In 1999, the Institute of Medicine noted that possibility of a longer-lasting cannabinoid drug for IOP lowering. Subsequently, multiple pharmaceutical companies received approval to develop cannabinoid therapeutics including CannaPHarmaRx, NEMUS Bioscience, Zynerba.[7]

In 2010, the Canadian Ophthalmological Society (COS) noted that the COS does not support the medical use of marijuana for the treatment of glaucoma due to the short duration of action, the incidence of undesirable psychotropic and other systemic side-effects, and the absence of scientific evidence showing a beneficial effect on the course of the disease. This is in contrast to other more effective and less harmful medical, laser, and surgical modalities for the treatment of glaucoma.” In 2010, Dr. Jampel published from the American Glaucoma Society that “marijuana can lower the IOP, its side effects and short duration of action, coupled with a lack of evidence that its use alters the course of glaucoma, preclude recommending this drug in any form of the treatment of glaucoma at the present time.”[16] In 2014, the American Academy of Ophthalmology reinforced this statement that marijuana was not yet a proven treatment for glaucoma.[19]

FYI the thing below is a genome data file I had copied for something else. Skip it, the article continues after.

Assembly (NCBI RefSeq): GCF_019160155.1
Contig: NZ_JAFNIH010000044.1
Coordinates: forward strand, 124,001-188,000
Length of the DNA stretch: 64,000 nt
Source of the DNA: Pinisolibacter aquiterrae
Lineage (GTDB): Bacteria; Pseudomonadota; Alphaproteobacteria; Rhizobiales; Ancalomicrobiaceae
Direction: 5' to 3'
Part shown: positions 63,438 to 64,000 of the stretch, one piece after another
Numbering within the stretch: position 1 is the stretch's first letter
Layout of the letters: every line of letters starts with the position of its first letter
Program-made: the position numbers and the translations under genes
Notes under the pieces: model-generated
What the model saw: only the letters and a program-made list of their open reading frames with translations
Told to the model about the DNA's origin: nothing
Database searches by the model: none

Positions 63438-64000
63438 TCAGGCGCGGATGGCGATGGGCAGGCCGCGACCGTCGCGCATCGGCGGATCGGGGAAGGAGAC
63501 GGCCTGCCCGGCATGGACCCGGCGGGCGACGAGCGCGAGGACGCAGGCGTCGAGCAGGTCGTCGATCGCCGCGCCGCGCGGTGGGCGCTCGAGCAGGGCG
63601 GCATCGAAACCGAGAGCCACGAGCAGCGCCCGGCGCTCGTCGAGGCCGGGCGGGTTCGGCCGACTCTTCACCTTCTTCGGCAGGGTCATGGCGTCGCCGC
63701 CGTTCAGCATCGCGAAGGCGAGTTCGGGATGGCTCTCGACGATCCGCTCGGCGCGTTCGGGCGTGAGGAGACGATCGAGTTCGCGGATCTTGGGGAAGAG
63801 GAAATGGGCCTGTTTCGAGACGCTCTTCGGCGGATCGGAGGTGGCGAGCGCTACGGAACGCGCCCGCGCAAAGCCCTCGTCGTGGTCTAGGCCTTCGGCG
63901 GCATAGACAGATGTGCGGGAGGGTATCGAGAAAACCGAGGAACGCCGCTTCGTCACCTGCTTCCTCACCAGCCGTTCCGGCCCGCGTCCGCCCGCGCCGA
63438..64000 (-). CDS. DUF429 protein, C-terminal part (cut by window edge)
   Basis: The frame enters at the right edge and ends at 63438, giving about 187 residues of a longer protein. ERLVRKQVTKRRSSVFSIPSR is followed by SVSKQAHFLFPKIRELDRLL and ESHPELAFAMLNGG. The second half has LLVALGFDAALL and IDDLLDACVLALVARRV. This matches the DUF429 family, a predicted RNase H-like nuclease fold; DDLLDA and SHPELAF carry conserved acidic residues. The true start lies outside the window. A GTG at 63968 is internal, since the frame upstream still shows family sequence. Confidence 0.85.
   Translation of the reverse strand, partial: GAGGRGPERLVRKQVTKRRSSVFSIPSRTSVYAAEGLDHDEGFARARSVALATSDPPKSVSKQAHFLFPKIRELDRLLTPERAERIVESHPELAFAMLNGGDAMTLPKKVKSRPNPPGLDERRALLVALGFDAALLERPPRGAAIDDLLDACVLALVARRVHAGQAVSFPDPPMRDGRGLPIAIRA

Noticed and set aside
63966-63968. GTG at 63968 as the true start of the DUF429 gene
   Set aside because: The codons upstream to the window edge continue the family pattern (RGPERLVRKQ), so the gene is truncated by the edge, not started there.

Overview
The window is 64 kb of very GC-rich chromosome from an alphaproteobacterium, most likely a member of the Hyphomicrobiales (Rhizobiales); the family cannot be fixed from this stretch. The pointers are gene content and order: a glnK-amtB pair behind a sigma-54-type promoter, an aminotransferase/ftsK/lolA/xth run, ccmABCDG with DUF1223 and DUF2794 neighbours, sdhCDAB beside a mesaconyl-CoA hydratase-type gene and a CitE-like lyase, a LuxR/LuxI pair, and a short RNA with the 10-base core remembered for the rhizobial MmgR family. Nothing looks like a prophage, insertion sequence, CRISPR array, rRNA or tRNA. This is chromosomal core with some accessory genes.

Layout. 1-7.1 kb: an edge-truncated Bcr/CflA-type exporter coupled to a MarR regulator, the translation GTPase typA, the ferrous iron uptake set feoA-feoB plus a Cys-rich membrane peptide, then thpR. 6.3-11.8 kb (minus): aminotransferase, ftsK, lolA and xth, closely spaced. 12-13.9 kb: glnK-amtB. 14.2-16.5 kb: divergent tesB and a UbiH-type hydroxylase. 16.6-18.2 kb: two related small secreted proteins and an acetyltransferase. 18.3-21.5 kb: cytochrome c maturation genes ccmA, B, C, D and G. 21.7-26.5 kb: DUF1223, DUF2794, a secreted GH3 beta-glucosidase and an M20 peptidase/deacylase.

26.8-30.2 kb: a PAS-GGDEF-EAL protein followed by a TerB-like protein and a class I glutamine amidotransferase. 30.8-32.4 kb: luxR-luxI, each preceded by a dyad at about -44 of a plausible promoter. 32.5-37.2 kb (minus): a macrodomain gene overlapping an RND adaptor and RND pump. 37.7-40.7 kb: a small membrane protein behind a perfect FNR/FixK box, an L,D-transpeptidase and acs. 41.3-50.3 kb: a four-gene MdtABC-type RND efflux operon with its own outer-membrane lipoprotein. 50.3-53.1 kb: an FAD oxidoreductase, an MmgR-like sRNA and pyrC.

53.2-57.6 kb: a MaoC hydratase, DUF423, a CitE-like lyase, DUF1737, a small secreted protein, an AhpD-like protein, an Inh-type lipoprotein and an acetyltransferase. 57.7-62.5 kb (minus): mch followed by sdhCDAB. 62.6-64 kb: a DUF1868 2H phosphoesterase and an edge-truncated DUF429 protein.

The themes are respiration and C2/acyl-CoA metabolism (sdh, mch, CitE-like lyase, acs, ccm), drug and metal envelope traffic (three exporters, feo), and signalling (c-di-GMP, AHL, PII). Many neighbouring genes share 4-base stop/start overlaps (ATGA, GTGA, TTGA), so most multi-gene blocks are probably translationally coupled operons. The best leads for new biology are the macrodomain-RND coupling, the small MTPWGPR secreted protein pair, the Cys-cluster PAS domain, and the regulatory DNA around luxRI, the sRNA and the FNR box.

Additional Resources


  1. 1.0 1.1 1.2 1.3 1.4 Cairns EA, Baldridge WH, Kelly ME. The Endocannabinoid System as a Therapeutic Target in Glaucoma. Neural Plast. 2016;2016:9364091.
  2. 2.0 2.1 2.2 2.3 2.4 2.5 2.6 2.7 2.8 2.9 Panahi Y, Manayi A, Nikan M, Vazirian M. The arguments for and against cannabinoids application in glaucomatous retinopathy. Biomed Pharmacother. 2017;86:620-627.
  3. 3.0 3.1 Tabernero SS, Akkara JD, Fernandez MAM. Clinical Trials in Glaucoma [Internet]. Clinical Trials in Glaucoma - EyeWiki. 2016 [cited 2017Oct22]. Available from:
  4. 4.0 4.1 Kramer JL. Medical marijuana for cancer. CA: A Cancer Journal for Clinicians. 2014 Oct;65(2):109–22.
  5. 5.0 5.1 5.2 Tomida I, Pertwee RG, Azuara-blanco A. Cannabinoids and glaucoma. Br J Ophthalmol. 2004;88(5):708-13.